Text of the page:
A missed opportunity to meet the real problems

June 27, 1996|By William Pfaff

PARIS -- The Group of Seven meetings of rich-country leaders began in 1975 as a private chat among heads of state and prime ministers. This was the idea of France's then-president Valery Giscard d'Estaing, who invited six colleagues to go off to the country for a weekend.

The potential for personal and national ego display was so great, however, that the gatherings were soon turned into competitive demonstrations of national glory. At them, leaders talked less to one another than to the press of their own countries, exploiting the world stage for political profit.

This again was begun by the French, with Francois Mitterrand's display of quasi-monarchical grandeur at the palace of Versailles in 1982, with twilight ''musical rides'' by the Republican Guard, dinner in the Hall of Mirrors, and an extravagant fireworks display. The United States struck back with the elaborately orchestrated Williamsburg summit, in 1983.

Less pomp, but less work

Now the G-7 series has entered a new phase. There is less national pomp and entertainment, provided at public expense, but also less serious work. The previous summits produced some positive decisions of international cooperation, particularly with respect to monetary stability.

The draft final communique for the forthcoming meeting in Lyon, in central France (for many years now the final communique has been written before the meeting starts), consists in a series of platitudinous recommendations and observations. From the viewpoint of an American taxpayer, their publication scarcely justifies the transport of hundreds of White House officials and other civil servants from Washington to Lyon, to accompany Mr. Clinton -- not to speak of the hundreds more reporters who make the trip.

Mr Clinton's intention, his aides say, is to ''tell his European allies about Washington's success in creating jobs and reducing deficits.'' This message is unlikely to move his auditors, who have heard it before. Its real audience will not be present in Lyon, but in the United States. This, for Mr. Clinton, is another campaign trip.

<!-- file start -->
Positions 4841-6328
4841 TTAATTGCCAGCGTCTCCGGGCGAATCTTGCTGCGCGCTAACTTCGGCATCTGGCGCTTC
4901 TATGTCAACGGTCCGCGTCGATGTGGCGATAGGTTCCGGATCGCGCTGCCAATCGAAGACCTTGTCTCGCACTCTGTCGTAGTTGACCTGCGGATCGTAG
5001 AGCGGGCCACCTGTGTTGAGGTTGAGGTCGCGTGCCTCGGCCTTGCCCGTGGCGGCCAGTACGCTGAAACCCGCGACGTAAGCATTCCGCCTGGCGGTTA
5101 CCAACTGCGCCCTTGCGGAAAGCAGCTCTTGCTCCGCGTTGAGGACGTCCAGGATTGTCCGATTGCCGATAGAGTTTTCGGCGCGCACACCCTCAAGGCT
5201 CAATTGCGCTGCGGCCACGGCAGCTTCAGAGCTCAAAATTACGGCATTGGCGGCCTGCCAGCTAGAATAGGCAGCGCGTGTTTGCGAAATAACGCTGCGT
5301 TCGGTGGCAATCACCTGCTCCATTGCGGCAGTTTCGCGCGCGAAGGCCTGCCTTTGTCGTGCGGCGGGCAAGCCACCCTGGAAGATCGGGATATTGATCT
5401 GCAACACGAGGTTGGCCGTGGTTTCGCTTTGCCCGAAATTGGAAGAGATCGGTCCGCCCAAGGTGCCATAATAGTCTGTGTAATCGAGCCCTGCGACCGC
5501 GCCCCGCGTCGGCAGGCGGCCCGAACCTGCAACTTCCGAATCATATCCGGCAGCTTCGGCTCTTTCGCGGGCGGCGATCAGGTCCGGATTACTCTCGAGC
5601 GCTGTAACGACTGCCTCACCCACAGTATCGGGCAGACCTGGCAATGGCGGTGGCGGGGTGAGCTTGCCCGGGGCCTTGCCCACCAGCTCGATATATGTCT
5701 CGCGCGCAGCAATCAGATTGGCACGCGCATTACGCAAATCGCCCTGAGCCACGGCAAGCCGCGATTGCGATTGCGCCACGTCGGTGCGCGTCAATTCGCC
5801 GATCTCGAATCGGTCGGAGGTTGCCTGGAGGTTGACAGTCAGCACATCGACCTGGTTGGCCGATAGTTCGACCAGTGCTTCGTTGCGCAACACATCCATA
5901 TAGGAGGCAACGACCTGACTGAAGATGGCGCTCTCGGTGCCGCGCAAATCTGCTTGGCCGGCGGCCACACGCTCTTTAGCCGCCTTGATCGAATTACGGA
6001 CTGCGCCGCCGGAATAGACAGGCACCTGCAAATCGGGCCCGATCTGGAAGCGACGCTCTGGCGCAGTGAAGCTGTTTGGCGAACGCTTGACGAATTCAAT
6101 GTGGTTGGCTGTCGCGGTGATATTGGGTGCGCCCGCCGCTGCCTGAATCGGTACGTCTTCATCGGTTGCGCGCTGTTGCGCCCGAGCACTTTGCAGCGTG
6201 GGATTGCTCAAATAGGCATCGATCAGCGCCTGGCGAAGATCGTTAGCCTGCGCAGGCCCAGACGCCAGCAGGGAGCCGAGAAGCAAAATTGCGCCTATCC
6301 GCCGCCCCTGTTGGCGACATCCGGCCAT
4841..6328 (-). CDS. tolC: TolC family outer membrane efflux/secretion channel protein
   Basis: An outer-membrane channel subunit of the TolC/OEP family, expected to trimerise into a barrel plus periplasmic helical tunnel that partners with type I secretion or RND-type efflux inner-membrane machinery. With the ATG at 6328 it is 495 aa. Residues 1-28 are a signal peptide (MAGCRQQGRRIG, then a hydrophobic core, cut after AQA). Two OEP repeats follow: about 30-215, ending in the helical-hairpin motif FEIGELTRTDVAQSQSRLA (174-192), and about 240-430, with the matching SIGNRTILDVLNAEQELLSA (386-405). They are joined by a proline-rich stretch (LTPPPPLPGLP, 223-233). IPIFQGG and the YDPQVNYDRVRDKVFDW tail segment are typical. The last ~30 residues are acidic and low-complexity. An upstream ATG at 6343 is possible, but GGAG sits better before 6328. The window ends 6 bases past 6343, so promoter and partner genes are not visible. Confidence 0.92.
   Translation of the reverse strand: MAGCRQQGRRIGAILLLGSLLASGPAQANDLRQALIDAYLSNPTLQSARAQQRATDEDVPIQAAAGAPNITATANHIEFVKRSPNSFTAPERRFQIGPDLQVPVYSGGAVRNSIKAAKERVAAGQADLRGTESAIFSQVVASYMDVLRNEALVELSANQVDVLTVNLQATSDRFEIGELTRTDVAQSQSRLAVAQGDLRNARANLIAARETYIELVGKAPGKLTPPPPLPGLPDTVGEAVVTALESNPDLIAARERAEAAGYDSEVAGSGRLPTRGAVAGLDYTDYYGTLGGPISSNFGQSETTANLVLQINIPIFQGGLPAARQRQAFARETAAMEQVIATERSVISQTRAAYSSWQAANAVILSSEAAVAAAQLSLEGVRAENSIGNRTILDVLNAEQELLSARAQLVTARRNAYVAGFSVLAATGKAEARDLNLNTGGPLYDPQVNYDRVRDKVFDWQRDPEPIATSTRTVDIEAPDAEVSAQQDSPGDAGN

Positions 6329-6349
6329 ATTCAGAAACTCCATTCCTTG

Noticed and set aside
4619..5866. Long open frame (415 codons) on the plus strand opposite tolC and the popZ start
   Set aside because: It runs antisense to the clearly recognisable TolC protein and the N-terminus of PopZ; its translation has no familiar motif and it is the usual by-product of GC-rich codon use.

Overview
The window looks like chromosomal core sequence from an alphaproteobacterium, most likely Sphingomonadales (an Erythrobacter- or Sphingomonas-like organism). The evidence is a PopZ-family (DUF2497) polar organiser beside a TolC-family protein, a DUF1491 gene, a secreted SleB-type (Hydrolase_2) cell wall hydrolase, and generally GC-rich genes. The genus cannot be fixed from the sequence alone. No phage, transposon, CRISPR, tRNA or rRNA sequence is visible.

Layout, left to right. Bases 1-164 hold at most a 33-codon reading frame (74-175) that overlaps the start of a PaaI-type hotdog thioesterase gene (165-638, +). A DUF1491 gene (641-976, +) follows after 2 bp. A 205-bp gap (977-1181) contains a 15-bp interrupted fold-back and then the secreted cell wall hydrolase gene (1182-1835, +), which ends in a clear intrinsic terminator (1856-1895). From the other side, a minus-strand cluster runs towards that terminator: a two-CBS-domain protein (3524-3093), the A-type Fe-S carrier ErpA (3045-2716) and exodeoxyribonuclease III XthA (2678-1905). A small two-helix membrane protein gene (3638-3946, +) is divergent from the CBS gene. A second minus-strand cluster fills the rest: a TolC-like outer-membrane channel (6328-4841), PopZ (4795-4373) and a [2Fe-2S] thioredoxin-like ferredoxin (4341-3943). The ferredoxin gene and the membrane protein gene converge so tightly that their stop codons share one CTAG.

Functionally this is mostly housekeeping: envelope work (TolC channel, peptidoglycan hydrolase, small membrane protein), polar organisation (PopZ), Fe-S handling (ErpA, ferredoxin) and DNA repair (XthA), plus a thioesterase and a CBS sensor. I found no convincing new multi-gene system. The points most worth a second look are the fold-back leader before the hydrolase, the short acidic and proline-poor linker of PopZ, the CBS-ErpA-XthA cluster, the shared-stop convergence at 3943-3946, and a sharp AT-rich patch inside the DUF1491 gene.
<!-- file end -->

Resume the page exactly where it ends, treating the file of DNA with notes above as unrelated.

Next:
It is to be regretted that the G-7 opportunity has been so squandered. Edouard Balladur, the former French prime minister, remarked earlier this month, at an Italian-American workshop involving officials and businessmen, that whatever the formulas and organizations of international cooperation, the world system is and will continue to be run by a directorate of the most powerful nations. That directorate's members are the G-7 nations.

This is not cynicism but realism. It is how the world works. The G-7 meetings could have become a serious forum not only for ''running'' the world -- which is to say, taking basic economic decisions -- but for anticipating the problems of the future. They started out with that intention.

This meeting in Lyon comes at a time when the process of economic globalization needs critical oversight. The international monetary system remains unstable; the Bretton Woods system that underwrote three decades of postwar growth in America and western Europe awaits its replacement.

There is growing divergence not only between the rich and the poor inside Western societies, but between the power of the rich versus the power of the rest. Employees, organized or not, have less power today than for many years.

Globalization has exercised extremely powerful downward pressures on wages and is making employment more precarious than at any time since the early decades of the industrial revolution, before the emergence of the trade-union movement in the mid-19th century.

Living standards

This is very important for the future stability of the industrial nations. The governments of the Western democracies confront future problems which require public cooperation for their solution. What now is being done to the living standards and economic security of workers makes that cooperation increasingly unlikely.

Take the problems of social security and welfare. The demographic evolution of the mature industrial countries is producing a dramatic change in the ratio of earners to the retired. In the United States, 40 years from now, there may be as few as two -- perhaps statistically fewer -- taxpaying workers for every retired person. The former are going to be asked to pay for the latter.

The banker and former Secretary of Commerce Peter G. Peterson wrote in The Atlantic in May that the United States may be in a worse position than Europe in this respect, as the European countries ''enjoy long-term defenses that we lack.'' The Europeans budget public spending on health, tax welfare benefits as income, and have high household saving rates.

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